Not all of these jobs will be well paid, especially for women – just as the jobs boom of recent years has been in low-paid work. I am told that in their book, Ghost Work, Mary Gray and Siddharth Suri forecast that “on-demand work” will reach 60% of the global workforce by 2055.
They include those who work for temporary staffing agencies, have short-term contracts or who accept work from employers through websites or apps. Ironically, this sound as if the future of jobs will look very much like the past.
Before the factory and the office, many workers were part of a “putting-out system, ” where merchants hired to undertake specific tasks, for which they paid at piece rate. Such work is cheaper.
Millennials today relish the opportunity to work at home and at times of their choosing. Perhaps workers could look to the past to find a way to organise themselves, setting up online forums is one way.
Gray and Suri have suggested that these could be expanded to create the “equivalent of medieval guilds”, which could also enable workers to learn new skills. Crocodile capitalism
and multilateralismIn these turbulent and polarising times, it is the multilateral system that is in crisis. The Inter-Agency Task Force on Financing for Development (IATF) – a collaboration of more than 50 US agencies, including IMF & WTO – collectively acknowledged that the “uneven distribution of the benefits has left many behind and undermined support for the global architecture.”
Multilateralism once promised a value-driven and rules-based international economic order that also prevented beggar-thy-neighbour policies.
The system began to break down in the late 1970s, when giant global banks, corporations and their allies in government regained the reins of power they temporarily lost in the Great Depression and WWII.
The heart of this order is a predatory form of rent-seeking behaviour, often called “crocodile capitalism.”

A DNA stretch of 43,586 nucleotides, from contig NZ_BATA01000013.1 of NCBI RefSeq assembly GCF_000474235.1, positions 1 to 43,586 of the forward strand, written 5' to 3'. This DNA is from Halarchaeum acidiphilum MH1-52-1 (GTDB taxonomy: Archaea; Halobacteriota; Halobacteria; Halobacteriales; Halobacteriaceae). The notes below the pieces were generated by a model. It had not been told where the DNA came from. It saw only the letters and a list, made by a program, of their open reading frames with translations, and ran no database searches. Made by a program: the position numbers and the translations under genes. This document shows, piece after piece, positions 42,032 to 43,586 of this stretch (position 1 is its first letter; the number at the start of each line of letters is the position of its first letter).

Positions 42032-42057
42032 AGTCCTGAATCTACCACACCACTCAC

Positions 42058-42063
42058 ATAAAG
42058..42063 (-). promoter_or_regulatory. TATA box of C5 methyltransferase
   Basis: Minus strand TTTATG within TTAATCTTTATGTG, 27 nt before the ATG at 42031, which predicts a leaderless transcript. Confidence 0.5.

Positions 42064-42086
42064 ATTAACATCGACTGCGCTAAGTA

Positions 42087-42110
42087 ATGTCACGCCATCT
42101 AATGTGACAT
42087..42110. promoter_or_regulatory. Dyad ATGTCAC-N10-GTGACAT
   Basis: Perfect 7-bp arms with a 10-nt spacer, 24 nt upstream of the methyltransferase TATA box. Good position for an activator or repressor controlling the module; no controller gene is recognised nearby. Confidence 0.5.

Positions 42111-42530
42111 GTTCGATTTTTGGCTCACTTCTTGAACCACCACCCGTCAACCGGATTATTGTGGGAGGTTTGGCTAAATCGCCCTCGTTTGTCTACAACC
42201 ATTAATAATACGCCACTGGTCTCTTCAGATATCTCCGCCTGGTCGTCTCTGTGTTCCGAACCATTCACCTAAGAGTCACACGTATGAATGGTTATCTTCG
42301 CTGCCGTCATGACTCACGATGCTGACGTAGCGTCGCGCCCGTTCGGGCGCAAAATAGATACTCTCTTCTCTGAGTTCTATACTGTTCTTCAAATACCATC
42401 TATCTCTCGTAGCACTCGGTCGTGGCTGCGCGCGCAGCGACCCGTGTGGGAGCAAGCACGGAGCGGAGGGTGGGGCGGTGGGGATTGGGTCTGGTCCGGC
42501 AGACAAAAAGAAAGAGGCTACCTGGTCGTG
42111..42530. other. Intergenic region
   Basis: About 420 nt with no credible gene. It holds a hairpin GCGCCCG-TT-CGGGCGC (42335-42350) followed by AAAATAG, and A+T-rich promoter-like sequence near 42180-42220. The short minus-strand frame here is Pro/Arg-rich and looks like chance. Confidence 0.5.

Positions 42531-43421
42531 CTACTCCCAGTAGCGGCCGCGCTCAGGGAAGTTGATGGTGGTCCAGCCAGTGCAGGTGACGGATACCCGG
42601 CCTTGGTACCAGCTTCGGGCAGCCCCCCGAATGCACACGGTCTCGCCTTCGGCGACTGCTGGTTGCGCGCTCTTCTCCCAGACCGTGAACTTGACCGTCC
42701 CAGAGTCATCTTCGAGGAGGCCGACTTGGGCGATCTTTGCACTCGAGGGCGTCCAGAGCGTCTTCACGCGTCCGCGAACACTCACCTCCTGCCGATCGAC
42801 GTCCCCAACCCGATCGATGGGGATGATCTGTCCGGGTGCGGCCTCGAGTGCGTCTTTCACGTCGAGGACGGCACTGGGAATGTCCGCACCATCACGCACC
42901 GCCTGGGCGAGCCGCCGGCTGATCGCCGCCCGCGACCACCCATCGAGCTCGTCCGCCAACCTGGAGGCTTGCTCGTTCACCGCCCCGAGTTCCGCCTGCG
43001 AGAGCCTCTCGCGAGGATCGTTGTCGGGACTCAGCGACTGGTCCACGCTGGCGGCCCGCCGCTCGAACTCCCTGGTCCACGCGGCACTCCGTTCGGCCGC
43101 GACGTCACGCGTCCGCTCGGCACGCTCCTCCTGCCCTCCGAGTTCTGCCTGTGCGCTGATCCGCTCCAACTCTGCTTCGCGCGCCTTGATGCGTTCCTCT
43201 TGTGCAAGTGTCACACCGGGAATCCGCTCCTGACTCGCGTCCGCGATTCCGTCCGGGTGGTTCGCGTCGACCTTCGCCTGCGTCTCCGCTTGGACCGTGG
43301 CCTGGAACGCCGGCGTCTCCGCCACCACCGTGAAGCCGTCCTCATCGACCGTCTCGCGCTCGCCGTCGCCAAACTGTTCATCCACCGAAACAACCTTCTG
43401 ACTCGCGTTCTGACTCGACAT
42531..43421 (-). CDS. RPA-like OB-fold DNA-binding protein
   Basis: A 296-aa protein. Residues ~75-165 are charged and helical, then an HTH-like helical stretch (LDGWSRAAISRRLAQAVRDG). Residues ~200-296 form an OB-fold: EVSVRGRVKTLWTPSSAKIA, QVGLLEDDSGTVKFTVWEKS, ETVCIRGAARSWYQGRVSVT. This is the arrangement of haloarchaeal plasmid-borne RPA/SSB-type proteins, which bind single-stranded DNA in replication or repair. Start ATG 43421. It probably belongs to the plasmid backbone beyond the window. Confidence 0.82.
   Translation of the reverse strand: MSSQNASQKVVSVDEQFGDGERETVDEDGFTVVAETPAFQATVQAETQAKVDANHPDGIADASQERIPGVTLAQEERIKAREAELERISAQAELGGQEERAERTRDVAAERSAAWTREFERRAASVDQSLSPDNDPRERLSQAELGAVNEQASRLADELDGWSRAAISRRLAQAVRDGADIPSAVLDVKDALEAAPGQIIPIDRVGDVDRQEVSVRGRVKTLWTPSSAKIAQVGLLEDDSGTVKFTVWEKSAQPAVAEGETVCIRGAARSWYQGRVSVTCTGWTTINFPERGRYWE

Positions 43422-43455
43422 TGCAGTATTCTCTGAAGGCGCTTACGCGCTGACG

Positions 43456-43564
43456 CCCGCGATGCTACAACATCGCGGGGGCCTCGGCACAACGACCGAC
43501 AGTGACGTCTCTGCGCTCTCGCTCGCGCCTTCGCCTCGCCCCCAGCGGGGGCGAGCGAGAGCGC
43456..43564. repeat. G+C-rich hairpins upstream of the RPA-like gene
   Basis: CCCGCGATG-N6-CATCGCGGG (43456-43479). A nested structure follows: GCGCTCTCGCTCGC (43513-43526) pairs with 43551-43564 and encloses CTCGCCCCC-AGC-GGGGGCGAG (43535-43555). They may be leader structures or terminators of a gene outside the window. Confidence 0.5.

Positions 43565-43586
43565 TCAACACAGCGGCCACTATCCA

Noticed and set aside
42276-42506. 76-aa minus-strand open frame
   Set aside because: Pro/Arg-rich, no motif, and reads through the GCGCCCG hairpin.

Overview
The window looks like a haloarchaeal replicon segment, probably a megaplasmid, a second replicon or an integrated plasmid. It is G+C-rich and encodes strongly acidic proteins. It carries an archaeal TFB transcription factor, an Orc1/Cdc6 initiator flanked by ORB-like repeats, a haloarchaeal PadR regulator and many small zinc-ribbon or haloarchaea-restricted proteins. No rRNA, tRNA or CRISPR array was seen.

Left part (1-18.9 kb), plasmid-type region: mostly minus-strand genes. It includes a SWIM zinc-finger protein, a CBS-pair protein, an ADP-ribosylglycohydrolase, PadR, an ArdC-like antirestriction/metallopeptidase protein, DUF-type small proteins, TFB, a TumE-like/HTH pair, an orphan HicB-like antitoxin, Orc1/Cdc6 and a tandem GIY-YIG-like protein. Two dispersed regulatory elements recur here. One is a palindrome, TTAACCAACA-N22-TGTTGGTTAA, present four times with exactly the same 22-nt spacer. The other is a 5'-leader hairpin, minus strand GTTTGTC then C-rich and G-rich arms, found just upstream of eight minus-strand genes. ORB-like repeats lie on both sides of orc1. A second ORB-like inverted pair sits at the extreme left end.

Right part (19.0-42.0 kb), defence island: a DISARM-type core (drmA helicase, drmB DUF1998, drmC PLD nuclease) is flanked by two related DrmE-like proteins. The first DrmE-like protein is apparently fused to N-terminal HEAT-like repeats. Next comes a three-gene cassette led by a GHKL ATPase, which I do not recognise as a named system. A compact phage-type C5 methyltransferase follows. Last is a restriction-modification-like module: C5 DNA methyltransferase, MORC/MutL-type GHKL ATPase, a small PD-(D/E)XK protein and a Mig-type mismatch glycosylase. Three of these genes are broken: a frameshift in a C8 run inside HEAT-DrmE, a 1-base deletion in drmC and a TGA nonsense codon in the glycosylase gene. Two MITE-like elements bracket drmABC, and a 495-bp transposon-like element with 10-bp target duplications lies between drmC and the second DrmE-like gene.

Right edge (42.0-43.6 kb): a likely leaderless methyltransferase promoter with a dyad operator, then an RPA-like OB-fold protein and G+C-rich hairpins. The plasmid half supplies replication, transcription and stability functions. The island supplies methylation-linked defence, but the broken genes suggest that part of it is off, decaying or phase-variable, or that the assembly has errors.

This arose from a graph showing the rapid rise in profits of the largest US transnationals and the slower decline in labour’s share of total income. These large but agile economic predators reaped most of globalisation’s gains.
The result, as depicted in the “crocodile graph” (putting the two lines together portray an imagery of a crocodile’s wide-open mouth), is that global corporations have won and domestic workers have lost. The IATF has since advanced a set of “Geneva Principles for a Global Green New Deal” (GND) to lay the foundations for a new multilateralism that rebuilds the global rules to meet goals in promoting co-ordinated stability, shared prosperity and environmental sustainability.
The Global GND sets out the aims at rebalancing development as well as principles underlying the new multilateralism and WTO.
These principles can form the basis for a new foundation for WTO reform.
As I see it, the dominant mood in the markets in August is anxiety. Much of this was sparked-off on Aug 14 when 10-year Treasury Bills (TB) yield fell to under 1.6% – just below the two-year TB yield.
It marked the first time, since 2007, the main yield curve has inverted in this manner, as US investors sold stocks pushing the Dow down 808 points (-3.1%).
Although another part of the yield curve has inverted since March 2019 (three-month TB rising above 10-year), still – this spooked Wall Street because the inversion of the main “2/10 curve” has preceded every recession in modern history.
However, the situation has since stabilised as the yield curve began to flatten.
In my view, prospects of a recession is more a fear, not a reality. World economy is still growing; US remains strong; while growth in Germany and China has turned sluggish.
Why then this anxiety?: (1) strong US dollar means rising risk appetite; (2) US-China trade deal is far from settled; and (3) corporate bond yield spreads have widened.
Overall, I still think the odds of a recession in the next 12 months remain low – we are not there yet!
What next – global co-operation
Trump’s “America First” started it all and became his single-minded policy stance in 2017: “Protection will lead to great prosperity and strength.”
What a difference 75 years make.
I well recall what then US Treasury Secretary, Morgenthau Jr said at Bretton Woods in 1944: “We have come to recognise that the wisest and most effective way to protect our national interests is through international co-operation through united effort for the attainment of common goals.” It rings true today. Bretton Woods’ commitment to global co-operation is what’s really needed now.
Overall, world income per capita did rise by a factor of four since 1950, as population just about trebled. But, world trade rose 39 times.